‘This is our livelihood’: Reno Uber drivers join call for better pay
RENO, Nev. (KOLO) - Hundreds of Uber drivers protested Wednesday at the Uber Hub in Las Vegas, demanding better pay. This after a disappointing weekend in wages despite the heavy traffic from the Beyonce concert.
Such disappointment is also felt in the northern part of the state. Where as thousands crowd the airport for Burning Man, hundreds arrive in Victorian Square for the Rib Cook-Off.
Sounds like the perfect storm for local Uber drivers, but the emergency declaration signed by governor Lombardo on August 20th is standing in the way of their profits.
“This is our livelihood and it’s greatly affecting us,” said an Uber driver who wanted to remain anonymous.
Like her, drivers who spoke with KOLO8 News Now say, they’re being impacted by the lack of surge pricing. According to Uber, this means that when demand is high, prices go up for riders and drivers.
“For instance, with a concert that comes into town and once it lets out, you could see a $20 to $40 dollar surge on the driver side of it,” said a driver.
However, Nevada’s rideshare regulations requires a transportation network company to not raise rates during a state of emergency. In an email, a representative with Uber said, “[the company] is required to adhere to those regulations for the duration of the order.”
“When the demand is high, the drivers deserve to make more,” said driver. “Because we’re running a little ragged from ride to ride to ride, and when you don’t offer that then we’re left by the waste side and we don’t feel that we need to be out here.”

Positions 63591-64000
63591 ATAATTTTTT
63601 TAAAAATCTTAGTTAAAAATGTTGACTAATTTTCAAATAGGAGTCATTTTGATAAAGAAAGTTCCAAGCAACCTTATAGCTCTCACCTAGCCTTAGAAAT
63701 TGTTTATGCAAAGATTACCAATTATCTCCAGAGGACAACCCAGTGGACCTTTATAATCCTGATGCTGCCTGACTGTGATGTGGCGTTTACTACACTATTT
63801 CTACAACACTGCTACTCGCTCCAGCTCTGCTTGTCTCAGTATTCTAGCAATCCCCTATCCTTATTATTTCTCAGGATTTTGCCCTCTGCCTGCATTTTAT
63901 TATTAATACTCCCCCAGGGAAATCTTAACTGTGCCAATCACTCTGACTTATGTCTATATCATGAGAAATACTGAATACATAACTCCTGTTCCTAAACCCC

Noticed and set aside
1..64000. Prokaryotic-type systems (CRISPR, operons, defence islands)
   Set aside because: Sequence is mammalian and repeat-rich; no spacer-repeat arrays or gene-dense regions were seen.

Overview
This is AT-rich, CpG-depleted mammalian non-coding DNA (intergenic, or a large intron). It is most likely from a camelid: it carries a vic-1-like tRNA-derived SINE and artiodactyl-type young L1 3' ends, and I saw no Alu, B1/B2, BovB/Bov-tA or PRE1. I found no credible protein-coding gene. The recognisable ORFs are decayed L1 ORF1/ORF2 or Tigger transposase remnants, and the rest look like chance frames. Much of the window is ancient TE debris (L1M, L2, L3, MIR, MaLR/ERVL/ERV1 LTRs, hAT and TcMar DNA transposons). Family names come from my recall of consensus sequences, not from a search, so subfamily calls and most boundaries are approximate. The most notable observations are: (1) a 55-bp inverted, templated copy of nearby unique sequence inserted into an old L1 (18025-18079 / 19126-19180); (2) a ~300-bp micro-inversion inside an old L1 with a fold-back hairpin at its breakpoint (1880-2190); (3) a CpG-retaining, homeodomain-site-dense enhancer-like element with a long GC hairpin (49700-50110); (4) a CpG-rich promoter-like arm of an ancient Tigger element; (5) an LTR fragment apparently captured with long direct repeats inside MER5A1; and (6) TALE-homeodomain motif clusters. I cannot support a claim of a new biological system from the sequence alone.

“It has all been changing and making me think of getting another job,” said a driver in Spanish. “Because we can’t survive with all of the expenses.”
For most of the drivers, not getting extra pay is just part of a bigger problem.
“We used to get paid 75 percent but now they grab 66 percent, sometimes, and it’s not fair that for what we do, we’re getting paid less,” said a driver.
Aside from percentages, increasing gas prices and decreasing bonuses add on to the problem.
We reached out to the governor’s office and they provided a statement saying:
“Recovery for the residents of Mt. Charleston remains Governor Lombardo’s top priority. Our office will update the emergency declaration once it is appropriate to do so.”
“The reason behind it, I get it. The hurricane but that’s been, what? About a week and a half now. So, it needs to be dropped the drivers need to start getting compensated again.”
The emergency declaration is still in place. In the meantime, these drivers are forced to skip or cancel trips, resulting in longer wait times for riders.
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